A decade ago, the Dirk family of Newport Beach and Irvine, owners of Costa Mesa-based printing equipment and software maker Troy Group Inc., made a trip to wine country.
They came back with an olive oil company, Pasolivo, and an accompanying 140-acre ranch in the middle of Paso Robles.
“We fell in love with the area and our realtor informed us of this property,” Brian Dirk said. “It was already an existing olive oil producing property and tasting room, which was part of the intrigue when we purchased. We were excited for the opportunity to grow the business.”
Dirk said his family did not have a background in anything to do with olive oil production.
“When we purchased the business, we brought in experts as well as sent staff to courses to help expand our knowledge.”
It’s been a fruitful decade of ownership for the business.
Pasolivo had an impressive showing at this year’s NYIOOC World Olive Oil Competition, receiving honors for all five extra virgin olive oils entered for the event. Four of the olive oils—Tuscan, Cucina, Classic and California—each received the competition’s highest award, Gold. The limited-run Il Singolo olive oil received Silver.
Those awards come on the heels of the accolades heaped on Pasolivo at the Los Angeles International Extra Virgin Olive Oil Competition in March, where Pasolivo collected 16 medals including Best in Show.
Since its conception in 2020, Pasolivo has received more than 120 awards from the industry’s most competitive events.
“We firmly believe that a great end product must begin with quality ingredients, which is why we dedicate an immense amount of time and energy to perfecting our tree-to-table olive oil making process,” said Marisa Bloch Gaytan, Level 2 Olive Oil Sommelier and Pasolivo’s Master Blender.
An olive oil sommelier? It’s not only a wine industry title—there are indeed respected experts in olive oil.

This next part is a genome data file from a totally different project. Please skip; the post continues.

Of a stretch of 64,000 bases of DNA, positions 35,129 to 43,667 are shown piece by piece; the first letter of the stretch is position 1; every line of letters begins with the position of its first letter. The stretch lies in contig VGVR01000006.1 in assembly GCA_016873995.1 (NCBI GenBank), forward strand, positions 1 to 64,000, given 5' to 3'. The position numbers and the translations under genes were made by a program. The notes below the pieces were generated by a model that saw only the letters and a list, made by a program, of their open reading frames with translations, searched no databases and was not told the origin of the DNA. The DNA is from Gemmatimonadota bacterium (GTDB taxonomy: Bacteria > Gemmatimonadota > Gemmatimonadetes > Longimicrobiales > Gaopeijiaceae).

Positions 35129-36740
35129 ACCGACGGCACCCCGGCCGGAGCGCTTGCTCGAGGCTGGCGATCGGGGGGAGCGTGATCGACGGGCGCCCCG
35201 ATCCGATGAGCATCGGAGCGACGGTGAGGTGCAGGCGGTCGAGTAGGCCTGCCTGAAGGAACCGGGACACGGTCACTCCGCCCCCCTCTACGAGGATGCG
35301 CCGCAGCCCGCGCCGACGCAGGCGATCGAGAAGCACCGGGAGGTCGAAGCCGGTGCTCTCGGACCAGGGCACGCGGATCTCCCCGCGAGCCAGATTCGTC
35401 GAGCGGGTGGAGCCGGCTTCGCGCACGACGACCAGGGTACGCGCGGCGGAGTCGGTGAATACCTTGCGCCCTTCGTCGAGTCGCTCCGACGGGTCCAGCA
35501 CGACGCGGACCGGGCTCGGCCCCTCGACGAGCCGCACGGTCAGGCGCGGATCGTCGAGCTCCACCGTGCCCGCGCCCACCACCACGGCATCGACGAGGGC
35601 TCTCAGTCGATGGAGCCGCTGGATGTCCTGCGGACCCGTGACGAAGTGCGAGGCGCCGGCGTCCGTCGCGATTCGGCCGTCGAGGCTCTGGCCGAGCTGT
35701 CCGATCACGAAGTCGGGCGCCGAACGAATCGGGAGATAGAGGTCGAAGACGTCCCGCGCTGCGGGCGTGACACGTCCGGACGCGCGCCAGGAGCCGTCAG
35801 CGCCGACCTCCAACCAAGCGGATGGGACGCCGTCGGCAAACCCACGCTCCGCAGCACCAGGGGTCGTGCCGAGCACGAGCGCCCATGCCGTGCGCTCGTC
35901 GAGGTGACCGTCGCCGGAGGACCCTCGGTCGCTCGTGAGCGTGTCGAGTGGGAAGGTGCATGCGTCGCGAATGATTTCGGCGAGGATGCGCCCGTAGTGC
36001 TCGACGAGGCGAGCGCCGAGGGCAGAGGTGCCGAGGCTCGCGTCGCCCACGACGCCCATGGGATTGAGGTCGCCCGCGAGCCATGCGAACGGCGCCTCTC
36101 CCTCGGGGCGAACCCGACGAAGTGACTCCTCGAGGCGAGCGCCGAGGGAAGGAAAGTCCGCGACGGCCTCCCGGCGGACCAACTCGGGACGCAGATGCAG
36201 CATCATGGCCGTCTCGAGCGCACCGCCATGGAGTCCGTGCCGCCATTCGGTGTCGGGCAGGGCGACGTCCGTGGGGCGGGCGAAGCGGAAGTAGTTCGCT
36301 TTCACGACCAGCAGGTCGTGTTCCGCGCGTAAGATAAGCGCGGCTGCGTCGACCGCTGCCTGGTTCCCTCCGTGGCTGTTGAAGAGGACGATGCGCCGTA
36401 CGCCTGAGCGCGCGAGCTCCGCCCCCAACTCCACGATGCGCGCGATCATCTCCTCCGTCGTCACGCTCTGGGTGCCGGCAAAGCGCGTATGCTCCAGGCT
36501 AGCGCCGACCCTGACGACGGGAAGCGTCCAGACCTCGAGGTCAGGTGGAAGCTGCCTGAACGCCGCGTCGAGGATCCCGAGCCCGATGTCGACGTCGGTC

Tree-to-table is an apt description of the olive oil making process, which Gaytan described in detail during a recent olive oil tasting at the Pasolivo property.
Gaytan has a B.A. degree in journalism, was hired at Pasolivo in 2012 to do marketing, and is now the general manager and sommelier.
To be an olive oil sommelier, Gaytan took courses that included tasting hundreds of olive oils including defective ones. There was a written and tasting exam that required identifying the flavor notes and place of origin.
“I never thought I would end up in agriculture, but it has been a fun journey,” Gaytan said.
“No day is ever the same. I enjoy it. I oversee the orchards, the tasting rooms, the online store.”
7,000 Trees, 45 Acres
The businesses’ orchards include 7,000 olive trees planted on 45 acres, within the family’s larger ranch.
There are 12 varietals of olive trees, some of which are used for creating flavored olive oils by co-milling the olives with real herbs and fruits, which delivers a bold end product free of artificial flavorings or preservatives.
Pasolivo’s sustainably grown olives are pressed and bottled in small batches on-site to create blends that celebrate the bold, distinctive flavors of the olives.
An important difference between growing olives and grapes: while grapevines can pick up flavor profiles from the terroir, olive trees do not absorb any attributes of the soil—it is all based on the variety. Not even smoke from fires can impact the olives.
The end result is all about the flavor profiles of each olive varietal.
Pasolivo is only available for purchase at the tasting room in downtown Paso Robles and at the property on Vineyard Drive as well as online, although Brian Dirk said he has plans to open a tasting room in Orange County in 2023.
Visit Pasolivo.com for more information and to order.
The OCBJ Review
Every summer for the past 20 years, I’ve made a pilgrimage to my favorite wine country oasis. No, not Napa or Sonoma. My wine country of choice is Paso Robles.
Even during the pandemic, Paso has been my go-to spot for wining, dining and relaxing.
My last trip was in early August. I always travel with my maltipoo pup, Spencer. With so many wineries, hotels and restaurants welcoming visitors with canine companions, traveling with your pooch is as easy as ever.
This trip was a little different. Yes, I managed to visit a handful of wineries—Tobin James, Niner, Halter Ranch, Windward, Justin—but my main destination this time was Pasolivo.
As the name suggests, Pasolivo makes olive oil. Really good olive oil. Make that superb olive oil.
After tasting more than a dozen varietals and blends, I purchased three bottles, along with several jars of salt and herb blends.
This is super premium olive oil and is more expensive than what you’d find in a supermarket, but my palate was pleased with the tasting and the cost is well worth the quality.